Trigger Finger / Thumb

Trigger finger or thumb, medically known as stenosing tenosynovitis, is a condition where your finger or thumb gets stuck in a bent position. Your finger or thumb may straighten with a snap, like a trigger being pulled and released, hence the name.

Trigger finger occurs when inflammation narrows the space within the sheath that surrounds the tendon in the affected finger or thumb. If severe, the finger may become locked in a bent position. Individuals whose work or hobbies require repetitive gripping actions are at higher risk.

Symptoms

Symptoms of trigger finger/thumb include:

  • Finger stiffness, particularly in the morning
  • A popping or clicking sensation as you move your finger
  • Tenderness or a bump (nodule) at the base of the affected finger
  • Finger catching or locking in a bent position, which suddenly pops straight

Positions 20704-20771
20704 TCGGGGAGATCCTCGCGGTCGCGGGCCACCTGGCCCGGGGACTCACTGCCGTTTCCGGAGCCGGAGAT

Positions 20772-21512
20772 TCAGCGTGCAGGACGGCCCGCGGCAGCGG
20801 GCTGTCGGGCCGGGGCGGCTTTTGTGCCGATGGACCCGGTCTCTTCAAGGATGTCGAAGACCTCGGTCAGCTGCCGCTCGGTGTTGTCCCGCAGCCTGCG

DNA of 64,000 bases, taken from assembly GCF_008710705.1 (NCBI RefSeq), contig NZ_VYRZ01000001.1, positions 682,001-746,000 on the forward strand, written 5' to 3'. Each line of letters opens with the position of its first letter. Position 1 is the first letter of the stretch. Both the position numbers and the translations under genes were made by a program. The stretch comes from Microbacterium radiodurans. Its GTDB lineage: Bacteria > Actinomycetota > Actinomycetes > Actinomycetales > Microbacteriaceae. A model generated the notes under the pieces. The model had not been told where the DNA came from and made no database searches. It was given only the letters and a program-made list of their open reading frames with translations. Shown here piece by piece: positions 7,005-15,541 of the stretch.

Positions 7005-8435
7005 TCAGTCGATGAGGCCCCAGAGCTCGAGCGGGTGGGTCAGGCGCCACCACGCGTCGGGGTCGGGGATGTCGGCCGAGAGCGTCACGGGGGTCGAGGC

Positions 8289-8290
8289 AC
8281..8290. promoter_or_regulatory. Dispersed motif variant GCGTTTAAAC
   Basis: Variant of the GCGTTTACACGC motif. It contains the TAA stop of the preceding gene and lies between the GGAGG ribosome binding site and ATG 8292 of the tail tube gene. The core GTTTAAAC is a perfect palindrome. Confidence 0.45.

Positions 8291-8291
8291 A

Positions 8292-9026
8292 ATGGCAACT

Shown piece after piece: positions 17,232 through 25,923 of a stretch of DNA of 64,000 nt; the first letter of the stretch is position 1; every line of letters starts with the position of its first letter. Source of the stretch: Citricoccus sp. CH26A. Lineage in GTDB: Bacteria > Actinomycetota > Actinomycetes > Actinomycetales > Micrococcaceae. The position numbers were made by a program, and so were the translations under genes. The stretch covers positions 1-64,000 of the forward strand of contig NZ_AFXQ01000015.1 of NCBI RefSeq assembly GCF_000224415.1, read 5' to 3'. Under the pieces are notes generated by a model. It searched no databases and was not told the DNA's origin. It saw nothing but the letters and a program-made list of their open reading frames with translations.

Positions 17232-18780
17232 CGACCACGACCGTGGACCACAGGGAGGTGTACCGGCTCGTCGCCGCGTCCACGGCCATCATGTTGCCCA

• Finger locked in a bent position, which you are unable to straighten

Diagnosis

  • Physical Examination: A doctor will assess the affected area, checking for lumps or tenderness.
  • Medical History: Sharing symptoms and lifestyle habits can help in diagnosis.

Prevention

Prevention methods include:

  • Regular stretching and strengthening exercises for the hand
  • Avoiding repetitive gripping actions
  • Using ergonomic equipment

Treatment

Treatment options for Trigger Finger include:

  • Rest and Splinting: Avoiding activities that require repetitive gripping, repeated grasping or the prolonged use of vibrating hand-held machinery may help. Wearing a splint at night to keep the affected finger in an extended position can help rest the finger.
  • Nonsteroidal Anti-inflammatory Drugs (NSAIDs): These can relieve pain and inflammation.
  • Therapy: Stretching exercises may help maintain mobility in the finger.
  • Steroid Injection: This is usually the first line of treatment. The medication can relieve symptoms by reducing inflammation and swelling.
  • Surgery: If the condition is severe or doesn’t respond to other treatments, surgery may be performed to release the locked finger. The surgeon cuts the constricted section of the tendon sheath, allowing the tendon to glide freely again.